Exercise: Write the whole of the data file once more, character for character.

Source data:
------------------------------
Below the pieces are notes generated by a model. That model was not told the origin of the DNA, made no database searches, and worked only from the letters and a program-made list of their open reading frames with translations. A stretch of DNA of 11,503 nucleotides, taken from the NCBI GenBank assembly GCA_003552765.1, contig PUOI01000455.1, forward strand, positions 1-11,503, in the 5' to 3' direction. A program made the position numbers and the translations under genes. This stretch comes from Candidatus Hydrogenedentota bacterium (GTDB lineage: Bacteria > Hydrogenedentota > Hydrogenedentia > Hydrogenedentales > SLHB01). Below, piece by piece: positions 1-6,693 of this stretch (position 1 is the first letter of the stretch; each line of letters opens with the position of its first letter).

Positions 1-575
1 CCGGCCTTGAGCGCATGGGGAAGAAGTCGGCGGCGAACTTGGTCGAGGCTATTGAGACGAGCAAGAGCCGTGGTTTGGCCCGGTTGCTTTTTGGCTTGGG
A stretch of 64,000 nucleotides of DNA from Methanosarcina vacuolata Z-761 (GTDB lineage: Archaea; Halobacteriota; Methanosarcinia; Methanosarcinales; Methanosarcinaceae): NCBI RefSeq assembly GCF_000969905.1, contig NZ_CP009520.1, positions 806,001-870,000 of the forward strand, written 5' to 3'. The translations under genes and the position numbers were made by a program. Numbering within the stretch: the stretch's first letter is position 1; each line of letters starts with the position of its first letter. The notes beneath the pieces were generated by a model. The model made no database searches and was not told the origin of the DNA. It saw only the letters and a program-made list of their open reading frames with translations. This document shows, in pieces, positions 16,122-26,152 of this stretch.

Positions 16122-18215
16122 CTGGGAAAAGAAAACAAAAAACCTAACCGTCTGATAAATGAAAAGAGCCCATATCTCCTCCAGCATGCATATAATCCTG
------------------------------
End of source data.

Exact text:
Below the pieces are notes generated by a model. That model was not told the origin of the DNA, made no database searches, and worked only from the letters and a program-made list of their open reading frames with translations. A stretch of DNA of 11,503 nucleotides, taken from the NCBI GenBank assembly GCA_003552765.1, contig PUOI01000455.1, forward strand, positions 1-11,503, in the 5' to 3' direction. A program made the position numbers and the translations under genes. This stretch comes from Candidatus Hydrogenedentota bacterium (GTDB lineage: Bacteria > Hydrogenedentota > Hydrogenedentia > Hydrogenedentales > SLHB01). Below, piece by piece: positions 1-6,693 of this stretch (position 1 is the first letter of the stretch; each line of letters opens with the position of its first letter).

Positions 1-575
1 CCGGCCTTGAGCGCATGGGGAAGAAGTCGGCGGCGAACTTGGTCGAGGCTATTGAGACGAGCAAGAGCCGTGGTTTGGCCCGGTTGCTTTTTGGCTTGGG
A stretch of 64,000 nucleotides of DNA from Methanosarcina vacuolata Z-761 (GTDB lineage: Archaea; Halobacteriota; Methanosarcinia; Methanosarcinales; Methanosarcinaceae): NCBI RefSeq assembly GCF_000969905.1, contig NZ_CP009520.1, positions 806,001-870,000 of the forward strand, written 5' to 3'. The translations under genes and the position numbers were made by a program. Numbering within the stretch: the stretch's first letter is position 1; each line of letters starts with the position of its first letter. The notes beneath the pieces were generated by a model. The model made no database searches and was not told the origin of the DNA. It saw only the letters and a program-made list of their open reading frames with translations. This document shows, in pieces, positions 16,122-26,152 of this stretch.

Positions 16122-18215
16122 CTGGGAAAAGAAAACAAAAAACCTAACCGTCTGATAAATGAAAAGAGCCCATATCTCCTCCAGCATGCATATAATCCTG